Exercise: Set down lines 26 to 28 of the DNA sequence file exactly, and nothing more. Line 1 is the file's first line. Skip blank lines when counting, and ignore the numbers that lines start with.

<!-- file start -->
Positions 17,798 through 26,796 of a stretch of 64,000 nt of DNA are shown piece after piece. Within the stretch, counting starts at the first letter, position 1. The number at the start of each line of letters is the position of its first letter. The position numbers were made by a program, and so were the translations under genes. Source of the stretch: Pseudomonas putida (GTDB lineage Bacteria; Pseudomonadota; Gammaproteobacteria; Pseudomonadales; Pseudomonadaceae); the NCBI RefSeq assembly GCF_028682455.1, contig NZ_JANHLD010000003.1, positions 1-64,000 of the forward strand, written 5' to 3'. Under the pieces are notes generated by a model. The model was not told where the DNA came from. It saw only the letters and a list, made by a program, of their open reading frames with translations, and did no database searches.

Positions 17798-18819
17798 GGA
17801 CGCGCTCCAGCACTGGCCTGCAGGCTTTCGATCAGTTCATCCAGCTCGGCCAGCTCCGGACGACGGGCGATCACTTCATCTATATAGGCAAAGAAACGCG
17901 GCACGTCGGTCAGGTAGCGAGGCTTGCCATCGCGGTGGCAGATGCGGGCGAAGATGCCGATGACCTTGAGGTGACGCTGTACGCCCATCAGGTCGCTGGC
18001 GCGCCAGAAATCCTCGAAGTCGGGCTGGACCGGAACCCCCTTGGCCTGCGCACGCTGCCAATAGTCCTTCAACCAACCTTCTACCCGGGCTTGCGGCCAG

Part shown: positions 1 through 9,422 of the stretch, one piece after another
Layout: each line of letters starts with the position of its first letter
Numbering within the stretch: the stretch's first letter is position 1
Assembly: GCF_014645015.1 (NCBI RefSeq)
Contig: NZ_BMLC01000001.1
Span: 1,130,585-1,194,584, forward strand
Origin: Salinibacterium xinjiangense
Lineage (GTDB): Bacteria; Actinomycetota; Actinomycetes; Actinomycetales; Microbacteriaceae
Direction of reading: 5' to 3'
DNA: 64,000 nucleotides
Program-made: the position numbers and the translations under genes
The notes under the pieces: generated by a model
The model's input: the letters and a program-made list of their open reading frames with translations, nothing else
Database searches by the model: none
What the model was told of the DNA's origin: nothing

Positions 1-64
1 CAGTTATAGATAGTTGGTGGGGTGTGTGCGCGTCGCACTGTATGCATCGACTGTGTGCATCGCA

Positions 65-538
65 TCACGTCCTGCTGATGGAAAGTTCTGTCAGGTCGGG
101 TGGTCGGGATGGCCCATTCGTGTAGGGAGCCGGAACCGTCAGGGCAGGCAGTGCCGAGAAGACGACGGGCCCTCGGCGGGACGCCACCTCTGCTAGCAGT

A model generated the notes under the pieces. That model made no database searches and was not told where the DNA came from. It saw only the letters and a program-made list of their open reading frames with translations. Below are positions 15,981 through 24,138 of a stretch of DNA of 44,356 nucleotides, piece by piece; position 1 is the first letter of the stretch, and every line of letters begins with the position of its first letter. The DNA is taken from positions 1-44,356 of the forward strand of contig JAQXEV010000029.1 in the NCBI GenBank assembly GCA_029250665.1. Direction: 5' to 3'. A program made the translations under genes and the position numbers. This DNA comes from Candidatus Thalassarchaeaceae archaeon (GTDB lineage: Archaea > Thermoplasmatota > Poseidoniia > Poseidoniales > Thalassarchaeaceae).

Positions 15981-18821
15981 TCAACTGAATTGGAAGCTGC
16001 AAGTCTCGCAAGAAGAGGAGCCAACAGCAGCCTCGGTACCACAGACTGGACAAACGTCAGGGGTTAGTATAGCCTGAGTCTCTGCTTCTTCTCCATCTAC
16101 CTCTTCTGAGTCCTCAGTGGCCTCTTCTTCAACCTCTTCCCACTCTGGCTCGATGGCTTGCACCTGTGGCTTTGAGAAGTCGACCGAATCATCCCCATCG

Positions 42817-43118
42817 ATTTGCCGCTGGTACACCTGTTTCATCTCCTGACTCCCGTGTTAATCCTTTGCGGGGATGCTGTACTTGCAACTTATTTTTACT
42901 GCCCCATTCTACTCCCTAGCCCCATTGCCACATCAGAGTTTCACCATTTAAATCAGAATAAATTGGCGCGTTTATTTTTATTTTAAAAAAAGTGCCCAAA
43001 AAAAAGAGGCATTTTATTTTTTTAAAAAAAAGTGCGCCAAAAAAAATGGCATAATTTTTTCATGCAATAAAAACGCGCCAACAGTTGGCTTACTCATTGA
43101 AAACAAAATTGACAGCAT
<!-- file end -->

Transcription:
101 TGGTCGGGATGGCCCATTCGTGTAGGGAGCCGGAACCGTCAGGGCAGGCAGTGCCGAGAAGACGACGGGCCCTCGGCGGGACGCCACCTCTGCTAGCAGT

A model generated the notes under the pieces. That model made no database searches and was not told where the DNA came from. It saw only the letters and a program-made list of their open reading frames with translations. Below are positions 15,981 through 24,138 of a stretch of DNA of 44,356 nucleotides, piece by piece; position 1 is the first letter of the stretch, and every line of letters begins with the position of its first letter. The DNA is taken from positions 1-44,356 of the forward strand of contig JAQXEV010000029.1 in the NCBI GenBank assembly GCA_029250665.1. Direction: 5' to 3'. A program made the translations under genes and the position numbers. This DNA comes from Candidatus Thalassarchaeaceae archaeon (GTDB lineage: Archaea > Thermoplasmatota > Poseidoniia > Poseidoniales > Thalassarchaeaceae).

Positions 15981-18821